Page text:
Syrian refugees are looking to the future this Christmas – their bravery should inspire us

While 2016 has been dominated by negative stories and divisive rhetoric, there are reasons to have hope.

Syrian rebel fighters, arrive in the opposition-controlled Khan al-Assal region, west of Aleppo after being evacuated from the embattled city, on December 22, 2016OMAR HAJ KADOUR/AFP/Getty Images

This Christmas you'll likely be inundated by appeal letters. It's true, 2016 has been particularly tough in so many ways and there's almost unprecedented humanitarian need in so many places. Syria is facing its sixth year of unthinkable horror, and there are less widely reported pockets of catastrophe unfolding in Nigeria, South Sudan and Yemen, as well as violence affecting us even closer to home.

With scenes of turmoil and human suffering, compounded by rising anti-immigrant rhetoric and calls from some segments of the media and political parties to pull up the drawbridge, it's understandable that there is a tendency to focus on the negatives. But, privileged as I am to work for the global organisation Mercy Corps, I feel especially fortunate to have seen another side of the news this year.

There is no denying that the images of indescribable suffering in Aleppo – a Srebrenica never again – may have left many feeling despair and unable to help – but even in the most impossible of circumstances we can find stories to inspire us.

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Right now, I am receiving regular reports from individuals working on the ground receiving evacuees from Aleppo. In temperatures hovering around freezing, brave Syrians are meeting their compatriots with dignity, support, food and shelter. One of our team members there said about the mood at the welcome centres: "there were volunteers, private associations, waiting for them, even people who are not humanitarian workers are doing their best."

Since Thursday, our organisation has welcomed more than 5,000 men, women and children from Aleppo city, arriving with very few belongings, after hours or even days of waiting in the cold. The teams are working constantly, with very little rest, trying to find new ways to help. "We'll feel tired after everything is completed. They are expecting a lot from us; we must do more," a team member said.

While millions have fled the horrors of Syria and sought safety and a better life in neighbouring countries and beyond, including in Europe, we have frequently been told this year to mistrust those who are different from us. Having visited our humanitarian work in Turkey, Jordan, Lebanon and Greece over the course of this year, this scaremongering and polarising rhetoric has concerned me greatly.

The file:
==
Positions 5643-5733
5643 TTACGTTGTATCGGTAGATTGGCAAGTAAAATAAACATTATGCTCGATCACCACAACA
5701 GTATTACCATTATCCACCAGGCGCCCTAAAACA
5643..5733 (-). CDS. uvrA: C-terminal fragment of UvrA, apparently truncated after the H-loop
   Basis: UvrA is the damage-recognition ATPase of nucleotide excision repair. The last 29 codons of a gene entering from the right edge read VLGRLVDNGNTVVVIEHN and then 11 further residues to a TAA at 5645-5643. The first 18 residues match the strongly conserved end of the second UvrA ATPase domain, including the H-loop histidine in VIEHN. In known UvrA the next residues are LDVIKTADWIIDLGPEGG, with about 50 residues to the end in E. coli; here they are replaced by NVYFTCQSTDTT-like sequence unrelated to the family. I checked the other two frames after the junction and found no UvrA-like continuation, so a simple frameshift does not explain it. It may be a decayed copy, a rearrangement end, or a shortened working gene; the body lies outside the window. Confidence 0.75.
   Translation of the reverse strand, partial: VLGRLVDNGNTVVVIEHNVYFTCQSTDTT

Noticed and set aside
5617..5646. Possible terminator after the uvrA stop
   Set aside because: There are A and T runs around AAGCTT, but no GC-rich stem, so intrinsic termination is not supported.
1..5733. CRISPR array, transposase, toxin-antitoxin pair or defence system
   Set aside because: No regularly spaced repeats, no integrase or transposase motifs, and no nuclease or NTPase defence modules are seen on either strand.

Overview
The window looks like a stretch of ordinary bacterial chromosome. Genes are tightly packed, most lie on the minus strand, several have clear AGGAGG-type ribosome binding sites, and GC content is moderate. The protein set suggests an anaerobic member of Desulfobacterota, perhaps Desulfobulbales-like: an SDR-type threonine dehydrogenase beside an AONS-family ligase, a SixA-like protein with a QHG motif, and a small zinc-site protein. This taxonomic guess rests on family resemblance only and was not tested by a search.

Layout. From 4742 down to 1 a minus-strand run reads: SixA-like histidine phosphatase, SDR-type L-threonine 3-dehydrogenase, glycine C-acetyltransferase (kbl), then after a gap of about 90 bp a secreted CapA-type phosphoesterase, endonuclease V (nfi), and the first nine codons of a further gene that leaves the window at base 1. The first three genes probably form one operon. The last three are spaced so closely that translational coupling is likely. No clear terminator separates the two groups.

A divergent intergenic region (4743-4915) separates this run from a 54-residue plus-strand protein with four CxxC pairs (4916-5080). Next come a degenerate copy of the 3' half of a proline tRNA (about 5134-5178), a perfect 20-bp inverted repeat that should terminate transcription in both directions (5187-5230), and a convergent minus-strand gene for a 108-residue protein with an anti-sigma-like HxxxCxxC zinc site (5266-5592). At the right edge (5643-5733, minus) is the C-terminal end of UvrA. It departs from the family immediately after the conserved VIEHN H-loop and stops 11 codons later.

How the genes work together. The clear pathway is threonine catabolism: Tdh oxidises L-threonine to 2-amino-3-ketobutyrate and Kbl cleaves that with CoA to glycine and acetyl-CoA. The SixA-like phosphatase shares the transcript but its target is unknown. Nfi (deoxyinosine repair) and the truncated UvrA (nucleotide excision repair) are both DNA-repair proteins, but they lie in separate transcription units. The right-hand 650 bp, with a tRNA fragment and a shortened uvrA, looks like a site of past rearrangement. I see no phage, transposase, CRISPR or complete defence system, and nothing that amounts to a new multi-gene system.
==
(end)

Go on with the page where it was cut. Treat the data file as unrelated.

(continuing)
While the movement to Europe has certainly been unprecedented in recent years, only 1.2 million of the estimated 21.3 million refugees around the world are actually in Europe. The Middle East and North Africa host almost 40 per cent of all refugees, with the country of Jordan playing a substantial role.

Earlier this year I had chance to visit Jordan's largest refugee camp, Zaatari, where I witnessed the courageous efforts of teachers and community members bringing groups together and empowering vulnerable young people to give them hope for the future.

2016 in 60 secondsIBTimes UK

Take a moment to imagine the strength of character it takes to maintain a positive outlook if you're only 12-years-old and have spent five of those years in a refugee camp. Azeh, an inspiring young girl from Daraa in Syria, attends our youth centre in Zaatari camp after school three days a week. "First I go home to wash and eat and then I come to the centre" she tells us while explaining how she learned to switch on a computer for the first time, "maybe I'll become someone who can teach computers."

Azeh attends sessions that provide life skills and the centre gives her a safe place to play. She has a tender relationship with her teacher Khawla who herself is Syrian and has been one of our life skills facilitators in Zaatari for four years. Khawla used to be a primary school teacher, but left Syria with her seven children because she was afraid to lose them. She is unsure whether she can ever go back but now spends her days rebuilding the hopes and dreams of others.

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It's up to all of us to stand up and say that we are better than the protectionist and isolationist policies that seek to increase disparities and tensions between us

So, let's end this year by honouring the work done by these extraordinary humans around the world and the bravery of young people in the face of such adversity. The more we hear about how these courageous individuals live life day to day trying to bring communities together in tough environments, this can only leave us feeling awed and positive – and give us cause for hope in the year ahead.

It's up to all of us, this Christmas season, but most importantly in 2017 and beyond to stand up and say that we are better than the protectionist and isolationist policies that seek to increase disparities and tensions between us, and instead show greater empathy and solidarity – and demand this of our leaders.

Winter, of course, heralds the spring and as we look forward to an unwritten year ahead, let's remember our values and redouble our resolve. That's my appeal this Christmas.


Simon O'Connell is executive director of the Mercy Corps.


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